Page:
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Esther - Dunedin Consort - AllMusic.com


06 June 2012
AllMusic.com
Stephen Eddins
4 Stars

With its 2012 release of Handel's Esther, the Dunedin Consort continues its admirable series of recordings of little known or recently reconstructed versions of Baroque oratorios, begun in 2006 with its award-winning Dublin version of Messiah. There have been other reconstructions of the early version of Esther, Handel's first English oratorio, but the impetus behind this one, "the first reconstructable version, 1720" comes from research published in 2010 by musicologist John H. Roberts that clarifies which music reflects Handel's intentions for a private 1720 performance at Cannons, the residence of James Bridges, who became Duke of Chandos, and which was added for its 1732 revival. Conductor John Butt leads a chorus of 11 (from which the eight soloists are drawn) and chamber orchestra, forces that reflect those available to Handel when he wrote the piece. The size of the performing group is one of the factors in creating the intimate effect of this performance, but not the only one. Butt leads an exceptionally supple account that heightens the personal aspects of the drama, and the chorus and soloists sing colorfully and with urgent expressiveness. Some of the soloists, particularly Susan Hamilton in the title role, have voices of relatively modest size, and those with larger voices such as James Gilchrist and bass Matthew Brook sing with the restraint appropriate to the size of the private setting for which Handel was writing. There is no lacking for grandeur or volume, though, in the oratorio's majestic choruses. The sound is clean, present, and is nicely resonant without being booming.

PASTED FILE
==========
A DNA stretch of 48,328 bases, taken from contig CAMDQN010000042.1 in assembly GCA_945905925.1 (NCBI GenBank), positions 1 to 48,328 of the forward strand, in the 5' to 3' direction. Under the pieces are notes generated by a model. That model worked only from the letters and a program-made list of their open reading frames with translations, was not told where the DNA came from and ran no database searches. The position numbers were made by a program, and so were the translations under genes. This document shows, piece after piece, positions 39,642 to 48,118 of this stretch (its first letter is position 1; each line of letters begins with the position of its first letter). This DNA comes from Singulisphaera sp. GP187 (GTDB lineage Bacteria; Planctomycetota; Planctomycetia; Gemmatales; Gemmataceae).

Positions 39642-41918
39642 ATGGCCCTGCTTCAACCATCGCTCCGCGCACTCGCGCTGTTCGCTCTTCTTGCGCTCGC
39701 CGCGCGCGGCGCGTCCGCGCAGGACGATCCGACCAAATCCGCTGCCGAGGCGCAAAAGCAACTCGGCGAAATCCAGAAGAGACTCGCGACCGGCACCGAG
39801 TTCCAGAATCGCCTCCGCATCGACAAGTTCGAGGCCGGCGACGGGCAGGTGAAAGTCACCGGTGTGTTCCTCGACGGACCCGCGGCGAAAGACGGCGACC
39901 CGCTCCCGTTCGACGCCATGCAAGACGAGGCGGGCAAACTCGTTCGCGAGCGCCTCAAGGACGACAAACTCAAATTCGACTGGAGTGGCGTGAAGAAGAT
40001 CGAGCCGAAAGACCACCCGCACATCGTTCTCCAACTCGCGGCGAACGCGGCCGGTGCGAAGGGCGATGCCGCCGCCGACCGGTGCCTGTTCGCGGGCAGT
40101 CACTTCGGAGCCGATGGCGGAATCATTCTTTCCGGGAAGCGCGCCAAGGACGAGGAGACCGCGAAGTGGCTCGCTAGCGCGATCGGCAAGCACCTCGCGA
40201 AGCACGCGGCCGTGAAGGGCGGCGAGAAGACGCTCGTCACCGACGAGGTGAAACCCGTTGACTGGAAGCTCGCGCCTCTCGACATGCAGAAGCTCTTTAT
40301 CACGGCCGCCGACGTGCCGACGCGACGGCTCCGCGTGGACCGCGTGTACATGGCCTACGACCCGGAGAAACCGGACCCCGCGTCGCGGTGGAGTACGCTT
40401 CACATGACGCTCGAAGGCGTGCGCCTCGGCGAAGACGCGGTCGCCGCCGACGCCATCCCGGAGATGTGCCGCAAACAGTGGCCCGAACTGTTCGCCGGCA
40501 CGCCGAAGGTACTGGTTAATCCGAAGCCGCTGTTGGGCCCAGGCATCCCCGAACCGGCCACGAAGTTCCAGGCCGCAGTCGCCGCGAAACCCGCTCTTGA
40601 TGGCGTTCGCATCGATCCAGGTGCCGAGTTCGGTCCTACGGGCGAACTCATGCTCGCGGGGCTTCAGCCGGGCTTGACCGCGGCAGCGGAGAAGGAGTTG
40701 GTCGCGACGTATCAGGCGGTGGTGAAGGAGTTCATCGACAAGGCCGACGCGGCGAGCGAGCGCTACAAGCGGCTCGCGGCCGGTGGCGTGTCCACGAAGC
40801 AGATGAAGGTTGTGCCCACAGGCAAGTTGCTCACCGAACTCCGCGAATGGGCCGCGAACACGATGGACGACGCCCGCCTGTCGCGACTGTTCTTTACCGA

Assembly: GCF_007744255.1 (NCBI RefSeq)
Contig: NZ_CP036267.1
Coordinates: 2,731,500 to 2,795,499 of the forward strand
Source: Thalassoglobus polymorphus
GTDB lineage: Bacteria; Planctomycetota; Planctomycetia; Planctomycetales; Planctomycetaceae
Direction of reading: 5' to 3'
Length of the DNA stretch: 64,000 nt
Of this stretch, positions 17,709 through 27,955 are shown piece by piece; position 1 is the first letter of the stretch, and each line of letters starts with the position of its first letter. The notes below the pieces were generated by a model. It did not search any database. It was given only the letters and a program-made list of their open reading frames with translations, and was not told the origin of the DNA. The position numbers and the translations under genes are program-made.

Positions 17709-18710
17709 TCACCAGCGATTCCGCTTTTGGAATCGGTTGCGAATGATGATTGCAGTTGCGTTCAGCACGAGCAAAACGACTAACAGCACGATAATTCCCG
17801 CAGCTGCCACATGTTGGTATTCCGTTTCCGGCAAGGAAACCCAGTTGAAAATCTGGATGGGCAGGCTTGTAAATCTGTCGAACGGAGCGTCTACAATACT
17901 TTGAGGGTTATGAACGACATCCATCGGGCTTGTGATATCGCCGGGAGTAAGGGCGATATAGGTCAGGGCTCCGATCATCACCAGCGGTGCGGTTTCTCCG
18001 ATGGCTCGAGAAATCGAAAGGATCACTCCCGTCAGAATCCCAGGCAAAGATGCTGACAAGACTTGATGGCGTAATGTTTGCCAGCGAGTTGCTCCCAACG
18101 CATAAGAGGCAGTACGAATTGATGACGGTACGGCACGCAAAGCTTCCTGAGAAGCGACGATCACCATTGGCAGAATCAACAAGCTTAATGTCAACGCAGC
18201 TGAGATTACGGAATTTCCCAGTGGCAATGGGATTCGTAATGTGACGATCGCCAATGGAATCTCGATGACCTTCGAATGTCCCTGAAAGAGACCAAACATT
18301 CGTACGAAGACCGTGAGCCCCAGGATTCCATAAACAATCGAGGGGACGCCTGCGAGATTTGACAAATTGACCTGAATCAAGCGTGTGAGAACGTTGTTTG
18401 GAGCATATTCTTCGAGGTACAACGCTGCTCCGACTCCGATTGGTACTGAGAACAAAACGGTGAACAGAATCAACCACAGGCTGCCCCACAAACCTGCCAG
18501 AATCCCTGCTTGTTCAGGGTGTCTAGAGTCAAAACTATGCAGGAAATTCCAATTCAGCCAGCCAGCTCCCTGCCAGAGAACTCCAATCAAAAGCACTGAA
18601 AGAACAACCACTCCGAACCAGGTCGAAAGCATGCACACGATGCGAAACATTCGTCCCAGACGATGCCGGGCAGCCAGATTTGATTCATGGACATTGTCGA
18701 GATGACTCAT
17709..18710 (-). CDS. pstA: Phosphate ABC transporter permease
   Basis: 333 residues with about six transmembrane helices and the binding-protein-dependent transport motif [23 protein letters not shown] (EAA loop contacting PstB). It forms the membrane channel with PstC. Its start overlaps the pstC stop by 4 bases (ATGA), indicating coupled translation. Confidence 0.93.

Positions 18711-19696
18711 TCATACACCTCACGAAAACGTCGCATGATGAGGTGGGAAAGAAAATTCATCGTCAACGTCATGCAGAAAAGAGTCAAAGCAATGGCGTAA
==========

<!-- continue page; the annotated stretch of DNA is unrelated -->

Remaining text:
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Handel: Esther, First reconstructable version (Cannons), 1720Handel: Esther, First reconstructable version (Cannons), 1720